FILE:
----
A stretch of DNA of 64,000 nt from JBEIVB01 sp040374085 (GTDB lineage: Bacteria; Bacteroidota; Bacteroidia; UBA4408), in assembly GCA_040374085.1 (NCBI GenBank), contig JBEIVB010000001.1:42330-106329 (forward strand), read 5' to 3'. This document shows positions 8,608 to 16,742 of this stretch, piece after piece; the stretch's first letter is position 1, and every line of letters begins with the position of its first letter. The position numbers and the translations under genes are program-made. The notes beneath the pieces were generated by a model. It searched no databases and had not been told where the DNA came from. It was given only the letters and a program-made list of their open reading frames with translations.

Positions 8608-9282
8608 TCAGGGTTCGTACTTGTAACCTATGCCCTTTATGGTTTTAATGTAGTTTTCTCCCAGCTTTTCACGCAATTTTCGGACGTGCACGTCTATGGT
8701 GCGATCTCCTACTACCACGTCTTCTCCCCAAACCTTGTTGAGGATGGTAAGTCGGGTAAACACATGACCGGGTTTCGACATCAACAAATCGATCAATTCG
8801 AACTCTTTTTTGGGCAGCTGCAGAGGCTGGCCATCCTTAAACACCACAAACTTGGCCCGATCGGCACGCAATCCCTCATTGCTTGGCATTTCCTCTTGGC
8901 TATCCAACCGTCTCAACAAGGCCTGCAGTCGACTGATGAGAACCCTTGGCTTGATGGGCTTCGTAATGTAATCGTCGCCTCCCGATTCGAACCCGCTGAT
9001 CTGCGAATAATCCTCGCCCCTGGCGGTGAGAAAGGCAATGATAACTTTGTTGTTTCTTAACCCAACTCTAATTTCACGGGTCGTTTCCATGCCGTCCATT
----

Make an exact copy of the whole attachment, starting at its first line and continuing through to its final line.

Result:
A stretch of DNA of 64,000 nt from JBEIVB01 sp040374085 (GTDB lineage: Bacteria; Bacteroidota; Bacteroidia; UBA4408), in assembly GCA_040374085.1 (NCBI GenBank), contig JBEIVB010000001.1:42330-106329 (forward strand), read 5' to 3'. This document shows positions 8,608 to 16,742 of this stretch, piece after piece; the stretch's first letter is position 1, and every line of letters begins with the position of its first letter. The position numbers and the translations under genes are program-made. The notes beneath the pieces were generated by a model. It searched no databases and had not been told where the DNA came from. It was given only the letters and a program-made list of their open reading frames with translations.

Positions 8608-9282
8608 TCAGGGTTCGTACTTGTAACCTATGCCCTTTATGGTTTTAATGTAGTTTTCTCCCAGCTTTTCACGCAATTTTCGGACGTGCACGTCTATGGT
8701 GCGATCTCCTACTACCACGTCTTCTCCCCAAACCTTGTTGAGGATGGTAAGTCGGGTAAACACATGACCGGGTTTCGACATCAACAAATCGATCAATTCG
8801 AACTCTTTTTTGGGCAGCTGCAGAGGCTGGCCATCCTTAAACACCACAAACTTGGCCCGATCGGCACGCAATCCCTCATTGCTTGGCATTTCCTCTTGGC
8901 TATCCAACCGTCTCAACAAGGCCTGCAGTCGACTGATGAGAACCCTTGGCTTGATGGGCTTCGTAATGTAATCGTCGCCTCCCGATTCGAACCCGCTGAT
9001 CTGCGAATAATCCTCGCCCCTGGCGGTGAGAAAGGCAATGATAACTTTGTTGTTTCTTAACCCAACTCTAATTTCACGGGTCGTTTCCATGCCGTCCATT